Friday, June 4, 2010

The Heresy of Orthodoxy

Michael Bird has called attention to a new book: The Heresy of Orthodoxy: How Contemporary Culture's Fascination with Diversity Has Reshaped our Understanding of Early Christianity by
Andreas Kostenberger and Michael Kruger. On the part that seems like it would interest me most is the response to Walter Bauer's Orthodoxy and Heresy in Earliest Chirstianity:

Part one examines "The Heresy of Orthodoxy: Pluralism and the Christian Origins of the New Testament". This is by far the best section of the book as the Bauer thesis is taken apart brick by brick. Bauer over-estimated the influence of the Roman church, certain groups like the Valentians were parasitic on the proto-orthodoxy rather than prior to and independent of them, and Bauer claimed to know too much based on far too little. There is no denial that Christianity was diverse, but there are good arguments provided to support the notion that the groups that were later judged as "heretical" deviated from a common core of widely accepted beliefs and traditions.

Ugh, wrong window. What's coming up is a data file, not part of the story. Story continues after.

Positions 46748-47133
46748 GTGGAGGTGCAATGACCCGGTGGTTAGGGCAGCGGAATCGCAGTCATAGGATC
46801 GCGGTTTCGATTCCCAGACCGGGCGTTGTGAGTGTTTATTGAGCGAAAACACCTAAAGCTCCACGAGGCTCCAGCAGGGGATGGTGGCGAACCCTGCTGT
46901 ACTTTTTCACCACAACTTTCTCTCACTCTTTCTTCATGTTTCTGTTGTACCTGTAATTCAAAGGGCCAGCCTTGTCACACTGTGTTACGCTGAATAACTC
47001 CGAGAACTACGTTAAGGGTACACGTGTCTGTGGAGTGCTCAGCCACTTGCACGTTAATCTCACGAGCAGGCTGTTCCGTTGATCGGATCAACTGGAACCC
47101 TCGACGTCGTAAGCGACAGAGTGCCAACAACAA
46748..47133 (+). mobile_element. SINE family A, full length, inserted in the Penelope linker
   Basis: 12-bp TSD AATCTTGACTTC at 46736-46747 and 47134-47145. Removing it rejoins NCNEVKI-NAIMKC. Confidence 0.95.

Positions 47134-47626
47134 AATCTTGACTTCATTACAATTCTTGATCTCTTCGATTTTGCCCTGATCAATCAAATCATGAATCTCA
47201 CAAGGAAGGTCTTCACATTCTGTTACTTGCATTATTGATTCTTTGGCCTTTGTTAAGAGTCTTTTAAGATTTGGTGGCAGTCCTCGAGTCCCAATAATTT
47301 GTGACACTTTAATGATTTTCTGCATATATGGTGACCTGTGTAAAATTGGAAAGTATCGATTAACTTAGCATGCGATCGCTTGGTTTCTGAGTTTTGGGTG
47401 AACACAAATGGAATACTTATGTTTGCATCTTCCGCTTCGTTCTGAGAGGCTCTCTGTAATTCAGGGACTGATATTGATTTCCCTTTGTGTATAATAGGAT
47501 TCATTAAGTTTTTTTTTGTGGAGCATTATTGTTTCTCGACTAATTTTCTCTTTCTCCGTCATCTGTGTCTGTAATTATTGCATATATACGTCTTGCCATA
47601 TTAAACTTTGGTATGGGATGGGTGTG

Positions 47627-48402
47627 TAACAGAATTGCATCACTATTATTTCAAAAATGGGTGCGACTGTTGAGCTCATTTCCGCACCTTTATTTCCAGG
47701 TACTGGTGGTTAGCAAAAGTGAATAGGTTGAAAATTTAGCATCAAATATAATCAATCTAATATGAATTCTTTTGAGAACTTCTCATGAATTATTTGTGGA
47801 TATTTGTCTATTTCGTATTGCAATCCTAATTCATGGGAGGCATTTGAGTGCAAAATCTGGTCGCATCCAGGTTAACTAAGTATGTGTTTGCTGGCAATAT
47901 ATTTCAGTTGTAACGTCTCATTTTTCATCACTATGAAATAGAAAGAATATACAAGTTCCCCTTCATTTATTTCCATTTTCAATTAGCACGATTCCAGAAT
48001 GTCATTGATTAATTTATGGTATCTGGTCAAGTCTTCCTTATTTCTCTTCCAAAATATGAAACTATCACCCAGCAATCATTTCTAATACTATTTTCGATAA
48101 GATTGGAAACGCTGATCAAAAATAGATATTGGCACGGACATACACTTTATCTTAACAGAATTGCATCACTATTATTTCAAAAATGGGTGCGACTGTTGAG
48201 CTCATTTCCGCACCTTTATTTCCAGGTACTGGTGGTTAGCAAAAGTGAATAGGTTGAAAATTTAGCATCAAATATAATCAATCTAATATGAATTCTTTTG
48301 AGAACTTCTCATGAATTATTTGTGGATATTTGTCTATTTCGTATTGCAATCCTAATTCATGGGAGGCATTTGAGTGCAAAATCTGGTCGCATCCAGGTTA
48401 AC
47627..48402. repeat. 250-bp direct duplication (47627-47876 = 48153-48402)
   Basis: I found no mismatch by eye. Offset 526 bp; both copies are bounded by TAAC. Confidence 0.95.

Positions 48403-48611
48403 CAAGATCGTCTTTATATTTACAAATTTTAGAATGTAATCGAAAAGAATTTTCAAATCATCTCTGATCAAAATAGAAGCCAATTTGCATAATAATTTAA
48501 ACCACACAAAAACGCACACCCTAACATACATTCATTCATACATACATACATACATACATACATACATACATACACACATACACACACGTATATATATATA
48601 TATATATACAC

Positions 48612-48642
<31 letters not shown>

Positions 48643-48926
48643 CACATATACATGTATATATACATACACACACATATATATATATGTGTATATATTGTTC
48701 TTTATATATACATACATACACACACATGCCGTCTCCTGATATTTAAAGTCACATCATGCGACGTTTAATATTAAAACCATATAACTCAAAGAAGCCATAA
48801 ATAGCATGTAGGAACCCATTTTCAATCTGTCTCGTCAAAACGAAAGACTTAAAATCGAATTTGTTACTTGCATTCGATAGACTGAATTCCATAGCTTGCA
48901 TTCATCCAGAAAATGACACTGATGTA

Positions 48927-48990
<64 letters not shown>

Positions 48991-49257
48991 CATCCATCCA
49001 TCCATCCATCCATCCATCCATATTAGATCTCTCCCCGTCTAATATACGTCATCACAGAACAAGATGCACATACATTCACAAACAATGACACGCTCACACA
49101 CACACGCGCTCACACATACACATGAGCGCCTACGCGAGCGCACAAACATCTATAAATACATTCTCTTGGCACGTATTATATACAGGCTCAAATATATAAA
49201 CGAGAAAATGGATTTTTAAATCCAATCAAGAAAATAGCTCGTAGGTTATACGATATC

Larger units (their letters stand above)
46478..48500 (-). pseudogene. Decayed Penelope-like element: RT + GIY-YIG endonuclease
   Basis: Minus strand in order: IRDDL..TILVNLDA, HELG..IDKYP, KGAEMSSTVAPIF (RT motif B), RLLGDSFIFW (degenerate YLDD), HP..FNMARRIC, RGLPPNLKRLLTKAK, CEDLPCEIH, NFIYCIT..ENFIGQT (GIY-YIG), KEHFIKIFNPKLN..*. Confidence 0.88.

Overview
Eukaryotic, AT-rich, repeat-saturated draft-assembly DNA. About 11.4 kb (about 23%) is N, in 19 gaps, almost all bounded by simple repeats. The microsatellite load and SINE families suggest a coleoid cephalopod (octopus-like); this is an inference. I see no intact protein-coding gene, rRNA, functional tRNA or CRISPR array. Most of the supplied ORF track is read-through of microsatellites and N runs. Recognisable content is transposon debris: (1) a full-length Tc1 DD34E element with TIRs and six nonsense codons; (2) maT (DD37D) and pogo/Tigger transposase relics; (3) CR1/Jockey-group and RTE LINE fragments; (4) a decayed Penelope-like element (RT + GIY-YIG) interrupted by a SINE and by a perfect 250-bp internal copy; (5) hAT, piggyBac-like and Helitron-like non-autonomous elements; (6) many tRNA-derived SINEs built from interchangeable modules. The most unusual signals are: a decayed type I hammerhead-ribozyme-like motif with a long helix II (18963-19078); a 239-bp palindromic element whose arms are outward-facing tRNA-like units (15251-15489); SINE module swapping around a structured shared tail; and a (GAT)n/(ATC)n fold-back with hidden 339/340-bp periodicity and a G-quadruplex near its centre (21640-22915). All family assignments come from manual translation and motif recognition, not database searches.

I think I will post something on the issue very shortly.

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